Keenan’s mom, Crista, happened to be on the visitors’ side taking video of his at-bat because the first base angle captures what Coach Stinson needs for feedback. After the home run, as any parent would do, she got excited and began cheering ecstatically, but she quickly remembered she was on the opposing teams’ side and respectfully quieted down and hurried over to the Warren South side of the ballpark to cheer on Keenan as he rounded third and headed for home. Crista is all too familiar with the hard work Keenan has put into his craft, and she knew one day this would happen, but in her own words: “I didn’t know he was capable of doing that yet.” How did this happen? “You gotta work hard,” Keenan said with that electric grin.

Keenan Briggs smacks a Home Run off a 3-2 count.

Life is a rollercoaster full of emotions. Some good, some bad, some life-impacting. Earlier, when Coach Stinson shared he knew the result of Keenan’s hit because of the sound, it should be noted that he wasn’t there to witness it in person. He received the video from Crista, and upon getting the text and watching the clip, Coach Stinson, overcome with a flood of emotions and tears, fell to his knees among a crowd of people. After sharing the good news with those around him, an atmosphere of jubilation ensued, celebrating the hard work of a deserving young man.

Coach Stinson is more than Keenan’s hitting coach. He’s a family friend who is deeply invested in helping to provide Keenan baseball lessons and, more importantly, life lessons. Although Coach Stinson is the teacher, there have been multiple occasions where Keenan has taught him a thing or two, and not necessarily about baseball. For example, Coach Stinson works with a young autistic man whom he helps with hitting skills. There are occasions where a lesson may be more difficult than others, and Stinson embraces the young man for who he is and works through the challenges when they arise. On one particular evening, Keenan came in for his lesson as Coach Stinson was finishing with the other young man, and when the autistic young man noticed Keenan was missing his lower left arm, he was curious and approached Keenan. “Keenan has a calming effect on those around him,” said Stinson. Which is one of the attributes that make him wonderful and a big part as to why this young person with autism was able to better understand someone else’s challenge. After the two met and exchanged words, Coach Stinson learned the young autistic man was inspired by Keenan and that inspiration drove him to want to be like Keenan. Since their engagement, Coach Stinson has seen the autistic young man’s focus and drive improve, in part because he “wants to be like Keenan.” After Coach Stinson shared that story with me, I asked him to share with me one word that describes Keenan best. After thinking for a moment I could hear a sense of joy in his voice when he said, “Love. Love for the game, love for the family, love for his neighbor, love for the Lord.”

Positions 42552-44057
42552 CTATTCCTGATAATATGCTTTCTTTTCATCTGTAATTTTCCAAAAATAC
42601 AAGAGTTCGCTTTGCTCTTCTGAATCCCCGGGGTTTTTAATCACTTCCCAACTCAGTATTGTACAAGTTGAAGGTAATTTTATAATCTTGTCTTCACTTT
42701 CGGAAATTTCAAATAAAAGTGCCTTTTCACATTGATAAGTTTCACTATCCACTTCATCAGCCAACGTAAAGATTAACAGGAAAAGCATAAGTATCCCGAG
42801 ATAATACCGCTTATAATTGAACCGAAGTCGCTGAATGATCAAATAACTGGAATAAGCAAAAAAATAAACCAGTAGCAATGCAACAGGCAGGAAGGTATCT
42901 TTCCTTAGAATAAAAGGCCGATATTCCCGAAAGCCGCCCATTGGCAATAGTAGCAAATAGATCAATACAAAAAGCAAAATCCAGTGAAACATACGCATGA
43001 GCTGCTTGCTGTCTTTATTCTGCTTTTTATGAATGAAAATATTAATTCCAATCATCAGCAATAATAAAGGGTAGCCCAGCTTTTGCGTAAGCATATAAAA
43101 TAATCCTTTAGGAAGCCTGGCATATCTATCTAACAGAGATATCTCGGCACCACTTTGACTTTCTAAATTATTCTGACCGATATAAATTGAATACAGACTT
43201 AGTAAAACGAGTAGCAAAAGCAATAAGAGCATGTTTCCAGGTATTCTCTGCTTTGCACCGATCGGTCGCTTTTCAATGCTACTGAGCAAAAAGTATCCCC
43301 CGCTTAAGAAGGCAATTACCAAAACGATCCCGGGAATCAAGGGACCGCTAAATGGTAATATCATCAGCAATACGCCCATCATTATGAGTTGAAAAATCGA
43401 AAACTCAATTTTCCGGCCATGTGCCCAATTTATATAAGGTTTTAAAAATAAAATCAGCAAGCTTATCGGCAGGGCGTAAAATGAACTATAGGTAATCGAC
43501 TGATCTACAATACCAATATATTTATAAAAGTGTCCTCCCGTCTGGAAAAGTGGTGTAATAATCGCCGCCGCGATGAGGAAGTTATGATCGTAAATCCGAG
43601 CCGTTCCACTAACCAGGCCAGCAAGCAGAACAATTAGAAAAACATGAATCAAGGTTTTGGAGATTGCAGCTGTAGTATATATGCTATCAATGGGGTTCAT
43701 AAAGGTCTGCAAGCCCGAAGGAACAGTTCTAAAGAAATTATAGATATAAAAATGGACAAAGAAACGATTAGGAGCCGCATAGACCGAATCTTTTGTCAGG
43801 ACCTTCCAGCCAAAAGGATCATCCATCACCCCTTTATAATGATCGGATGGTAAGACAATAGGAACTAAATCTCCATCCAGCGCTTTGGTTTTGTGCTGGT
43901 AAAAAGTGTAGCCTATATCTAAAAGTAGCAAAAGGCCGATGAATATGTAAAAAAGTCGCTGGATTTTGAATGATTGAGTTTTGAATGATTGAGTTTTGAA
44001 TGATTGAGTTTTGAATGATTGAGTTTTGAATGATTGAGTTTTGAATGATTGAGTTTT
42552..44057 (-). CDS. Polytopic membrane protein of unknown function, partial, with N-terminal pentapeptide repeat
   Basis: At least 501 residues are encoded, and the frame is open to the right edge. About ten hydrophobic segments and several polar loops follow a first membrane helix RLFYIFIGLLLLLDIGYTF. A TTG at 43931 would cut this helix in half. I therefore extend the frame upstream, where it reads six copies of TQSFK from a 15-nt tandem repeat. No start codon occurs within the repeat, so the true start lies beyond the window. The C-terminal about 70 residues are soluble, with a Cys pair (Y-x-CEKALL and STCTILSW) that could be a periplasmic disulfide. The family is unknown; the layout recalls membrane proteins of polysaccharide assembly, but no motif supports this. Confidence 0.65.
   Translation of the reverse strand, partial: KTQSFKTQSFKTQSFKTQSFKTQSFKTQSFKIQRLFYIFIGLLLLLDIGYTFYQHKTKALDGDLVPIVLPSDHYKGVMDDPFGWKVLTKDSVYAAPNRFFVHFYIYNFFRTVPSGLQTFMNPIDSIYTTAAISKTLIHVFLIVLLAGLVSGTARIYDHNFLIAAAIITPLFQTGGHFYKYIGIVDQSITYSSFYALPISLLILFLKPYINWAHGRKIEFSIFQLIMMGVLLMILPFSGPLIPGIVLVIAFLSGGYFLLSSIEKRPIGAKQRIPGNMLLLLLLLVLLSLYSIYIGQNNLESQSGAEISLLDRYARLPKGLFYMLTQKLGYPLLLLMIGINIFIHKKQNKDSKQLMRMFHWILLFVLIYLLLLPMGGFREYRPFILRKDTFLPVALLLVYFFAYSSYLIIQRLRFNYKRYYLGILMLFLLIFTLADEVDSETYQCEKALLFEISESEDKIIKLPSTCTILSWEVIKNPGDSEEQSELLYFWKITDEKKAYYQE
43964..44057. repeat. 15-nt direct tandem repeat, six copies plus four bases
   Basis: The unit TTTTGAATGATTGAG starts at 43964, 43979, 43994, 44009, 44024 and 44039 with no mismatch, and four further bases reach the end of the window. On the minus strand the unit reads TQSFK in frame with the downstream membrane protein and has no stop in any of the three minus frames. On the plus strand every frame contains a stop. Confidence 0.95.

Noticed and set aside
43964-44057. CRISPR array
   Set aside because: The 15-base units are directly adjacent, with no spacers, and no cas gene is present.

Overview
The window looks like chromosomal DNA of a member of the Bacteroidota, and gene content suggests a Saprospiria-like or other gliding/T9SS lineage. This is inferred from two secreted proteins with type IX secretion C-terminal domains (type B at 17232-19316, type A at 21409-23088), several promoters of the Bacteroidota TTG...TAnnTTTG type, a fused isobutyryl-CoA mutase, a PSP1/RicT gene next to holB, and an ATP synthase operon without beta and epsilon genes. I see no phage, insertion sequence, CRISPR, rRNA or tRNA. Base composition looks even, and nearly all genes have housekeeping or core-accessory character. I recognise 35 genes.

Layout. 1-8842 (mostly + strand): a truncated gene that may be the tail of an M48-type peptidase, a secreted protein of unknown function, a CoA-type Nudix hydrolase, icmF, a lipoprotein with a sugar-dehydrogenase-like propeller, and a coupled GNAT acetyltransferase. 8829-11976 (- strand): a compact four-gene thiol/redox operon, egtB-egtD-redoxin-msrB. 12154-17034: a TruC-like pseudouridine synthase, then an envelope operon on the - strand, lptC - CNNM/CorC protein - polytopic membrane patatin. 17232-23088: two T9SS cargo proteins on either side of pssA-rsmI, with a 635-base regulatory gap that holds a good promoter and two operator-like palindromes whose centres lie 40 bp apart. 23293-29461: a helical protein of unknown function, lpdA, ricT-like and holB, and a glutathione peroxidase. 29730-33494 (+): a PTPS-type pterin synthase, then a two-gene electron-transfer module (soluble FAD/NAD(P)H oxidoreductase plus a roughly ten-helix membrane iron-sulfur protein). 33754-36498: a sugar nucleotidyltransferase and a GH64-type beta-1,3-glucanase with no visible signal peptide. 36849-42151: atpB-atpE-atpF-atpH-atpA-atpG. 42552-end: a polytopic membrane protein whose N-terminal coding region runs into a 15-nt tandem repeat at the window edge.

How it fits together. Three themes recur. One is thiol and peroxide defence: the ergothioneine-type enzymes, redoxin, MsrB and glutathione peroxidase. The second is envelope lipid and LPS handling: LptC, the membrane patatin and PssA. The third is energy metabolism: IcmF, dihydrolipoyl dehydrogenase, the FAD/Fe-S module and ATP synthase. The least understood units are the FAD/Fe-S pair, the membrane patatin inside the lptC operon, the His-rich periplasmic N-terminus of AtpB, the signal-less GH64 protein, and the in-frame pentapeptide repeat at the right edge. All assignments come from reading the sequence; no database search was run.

Oh, what a feeling. There are so many people involved in Keenan’s life who have experienced life-impacting emotions because he sent a little white ball over a fence. As a father, I was impacted most not from the home run, but something his dad, Kevin, shared with me that Keenan told him shortly after hitting the homer. The comment he shared is something every young person who has played the game has inquired at least once in their life and when Kevin shared this with me, I couldn’t help but tear up a bit.

“I’ve always wondered what that feels like.” — Keenan Briggs

Now you know, young man, now you know. You’re a special young man, Keenan, keep working hard.

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Story by John Bennett – Baseball Youth | Twitter:  Baseball Youth